Kokeshi | Interpreter and tour guide of Yamagata

Kokeshi (simple wooden dolls)


If you plan to visit Japan and look for a good souvenir, there is a good one; kokeshi. Kokeshi are simple wooden dolls unique to Japan. The dolls have a round head and cylindrical body and their hair, face and kimono are painted on but they do not have arms or legs. Any souvenir store throughout Japan carries kokeshi dolls but they originated in Tohoku, the north part of Honshu in Japan.

Around the end of the Edo period, nearly 200 years ago, the custom of hot spring cure came to spread among peasants in the region. They went to hot spring resorts deep in the mountains. The local woodcraftsmen turned the lathe and made simple dolls for the visitors. Peasants bought the dolls for their children, especially for girls.

Traditional kokeshi dolls are still produced in the Tohoku region but today, creative kokeshi dolls are made and their number is increasing and sold in many areas in Japan. Traditional kokeshi dolls represent girls and they are made of dogwood or maple trees while creative ones have various kinds of figure, face and cloth. Some are modeled on animals, Santa Clause, monsters and so on. The material can sometimes be zelkova or chestnut trees. Although traditional and creative kokeshi dolls are different in many points, there is one thing in common. Kokeshi dolls do not have arms or legs.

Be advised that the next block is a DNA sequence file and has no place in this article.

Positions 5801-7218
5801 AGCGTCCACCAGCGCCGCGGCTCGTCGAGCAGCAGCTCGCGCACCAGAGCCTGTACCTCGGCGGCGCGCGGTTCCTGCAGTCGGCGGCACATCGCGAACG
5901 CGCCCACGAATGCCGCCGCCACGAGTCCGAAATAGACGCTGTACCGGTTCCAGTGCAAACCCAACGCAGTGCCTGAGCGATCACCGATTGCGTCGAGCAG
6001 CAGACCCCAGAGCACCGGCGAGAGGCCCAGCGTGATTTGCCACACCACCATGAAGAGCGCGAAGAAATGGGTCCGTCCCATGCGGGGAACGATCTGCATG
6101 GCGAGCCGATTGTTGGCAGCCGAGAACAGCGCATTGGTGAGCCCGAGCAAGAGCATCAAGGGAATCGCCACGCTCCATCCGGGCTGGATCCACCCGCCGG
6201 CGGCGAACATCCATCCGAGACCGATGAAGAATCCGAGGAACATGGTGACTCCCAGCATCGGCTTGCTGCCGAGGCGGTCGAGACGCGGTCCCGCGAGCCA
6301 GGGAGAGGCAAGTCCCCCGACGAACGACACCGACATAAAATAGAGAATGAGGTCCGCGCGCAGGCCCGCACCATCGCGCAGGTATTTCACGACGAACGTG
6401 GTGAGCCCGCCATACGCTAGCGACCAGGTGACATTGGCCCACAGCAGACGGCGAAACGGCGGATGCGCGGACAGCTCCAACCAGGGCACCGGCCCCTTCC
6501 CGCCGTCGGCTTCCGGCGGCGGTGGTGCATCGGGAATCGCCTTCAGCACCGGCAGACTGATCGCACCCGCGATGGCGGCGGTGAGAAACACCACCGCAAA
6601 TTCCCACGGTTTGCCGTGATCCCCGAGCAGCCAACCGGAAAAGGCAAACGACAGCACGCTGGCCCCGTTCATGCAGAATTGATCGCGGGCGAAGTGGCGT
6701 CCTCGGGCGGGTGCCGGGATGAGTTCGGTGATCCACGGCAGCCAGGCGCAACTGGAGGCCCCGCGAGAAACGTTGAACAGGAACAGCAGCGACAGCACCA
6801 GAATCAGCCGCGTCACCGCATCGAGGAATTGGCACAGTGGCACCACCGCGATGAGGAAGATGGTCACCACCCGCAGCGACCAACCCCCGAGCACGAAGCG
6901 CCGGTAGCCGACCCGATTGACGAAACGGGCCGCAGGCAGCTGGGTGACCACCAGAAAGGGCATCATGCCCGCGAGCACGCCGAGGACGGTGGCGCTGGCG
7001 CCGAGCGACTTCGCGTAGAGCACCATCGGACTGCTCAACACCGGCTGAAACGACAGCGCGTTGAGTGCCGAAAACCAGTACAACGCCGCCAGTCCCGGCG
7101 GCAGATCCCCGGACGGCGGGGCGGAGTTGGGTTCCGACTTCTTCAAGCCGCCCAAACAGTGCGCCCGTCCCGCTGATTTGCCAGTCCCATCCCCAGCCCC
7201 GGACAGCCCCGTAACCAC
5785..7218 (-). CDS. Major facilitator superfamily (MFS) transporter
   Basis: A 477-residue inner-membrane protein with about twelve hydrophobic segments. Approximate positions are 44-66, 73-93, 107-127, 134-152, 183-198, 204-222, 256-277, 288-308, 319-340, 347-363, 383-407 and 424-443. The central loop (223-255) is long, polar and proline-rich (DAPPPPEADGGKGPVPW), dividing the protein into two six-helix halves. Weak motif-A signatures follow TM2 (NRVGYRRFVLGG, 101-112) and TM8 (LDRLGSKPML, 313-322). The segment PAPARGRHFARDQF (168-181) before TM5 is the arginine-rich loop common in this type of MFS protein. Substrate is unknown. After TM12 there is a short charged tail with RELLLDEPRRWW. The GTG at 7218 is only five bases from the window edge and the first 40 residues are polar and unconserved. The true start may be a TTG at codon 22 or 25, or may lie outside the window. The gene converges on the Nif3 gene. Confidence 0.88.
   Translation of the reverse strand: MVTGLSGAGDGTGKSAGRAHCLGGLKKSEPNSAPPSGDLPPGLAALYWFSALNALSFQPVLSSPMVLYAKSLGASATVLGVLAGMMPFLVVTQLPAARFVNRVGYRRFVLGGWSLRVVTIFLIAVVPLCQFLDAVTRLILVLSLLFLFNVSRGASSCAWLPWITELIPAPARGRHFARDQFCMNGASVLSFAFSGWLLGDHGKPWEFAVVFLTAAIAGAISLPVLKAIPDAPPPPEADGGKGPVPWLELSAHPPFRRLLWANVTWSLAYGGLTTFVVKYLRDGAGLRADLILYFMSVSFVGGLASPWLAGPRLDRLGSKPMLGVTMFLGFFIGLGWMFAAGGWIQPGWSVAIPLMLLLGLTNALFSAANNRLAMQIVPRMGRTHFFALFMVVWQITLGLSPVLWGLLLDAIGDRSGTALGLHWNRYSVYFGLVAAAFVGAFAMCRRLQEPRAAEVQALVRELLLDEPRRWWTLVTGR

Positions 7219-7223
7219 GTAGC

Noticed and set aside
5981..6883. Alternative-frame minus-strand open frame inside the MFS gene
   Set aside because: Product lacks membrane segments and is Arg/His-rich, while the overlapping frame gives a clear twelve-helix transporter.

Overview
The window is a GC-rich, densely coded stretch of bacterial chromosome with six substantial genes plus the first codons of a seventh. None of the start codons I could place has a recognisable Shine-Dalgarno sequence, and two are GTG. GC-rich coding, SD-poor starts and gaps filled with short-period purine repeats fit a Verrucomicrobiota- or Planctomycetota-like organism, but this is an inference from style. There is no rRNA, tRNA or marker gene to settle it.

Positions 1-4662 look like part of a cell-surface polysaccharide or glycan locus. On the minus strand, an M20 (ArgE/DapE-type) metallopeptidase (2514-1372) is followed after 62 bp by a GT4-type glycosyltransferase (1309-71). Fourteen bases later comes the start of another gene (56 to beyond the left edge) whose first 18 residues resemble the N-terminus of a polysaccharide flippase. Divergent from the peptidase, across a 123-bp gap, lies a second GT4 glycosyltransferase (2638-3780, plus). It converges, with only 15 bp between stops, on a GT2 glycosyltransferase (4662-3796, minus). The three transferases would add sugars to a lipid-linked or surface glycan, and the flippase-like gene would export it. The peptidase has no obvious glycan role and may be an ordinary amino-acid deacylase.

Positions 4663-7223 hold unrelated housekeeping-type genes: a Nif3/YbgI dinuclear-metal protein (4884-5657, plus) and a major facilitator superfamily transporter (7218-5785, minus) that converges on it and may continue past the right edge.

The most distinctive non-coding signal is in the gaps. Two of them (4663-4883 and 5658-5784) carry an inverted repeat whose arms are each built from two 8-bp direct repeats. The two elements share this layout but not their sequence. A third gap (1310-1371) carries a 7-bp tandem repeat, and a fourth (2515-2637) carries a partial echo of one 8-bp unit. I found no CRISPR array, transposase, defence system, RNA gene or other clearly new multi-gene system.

Then, why do kokeshi dolls not have limbs? As far as I know, there are two reasons. One story says that kokeshi dolls had limbs at the beginning of their history. Woodcrafters carved the arms and legs on the body. Later, the carving was replaced by painting then the limbs were hidden by the patterns of kimono, so kokeshi dolls do have arms and legs, it's just that they are invisible. The other story has a religious aspect. It is said that the figure of kokeshi dolls represents the magic wand so that the dolls can work as a lucky charm to protect children. When children grow up, the dolls are said to have completed their role and are consequently burned and sent back to the mountains.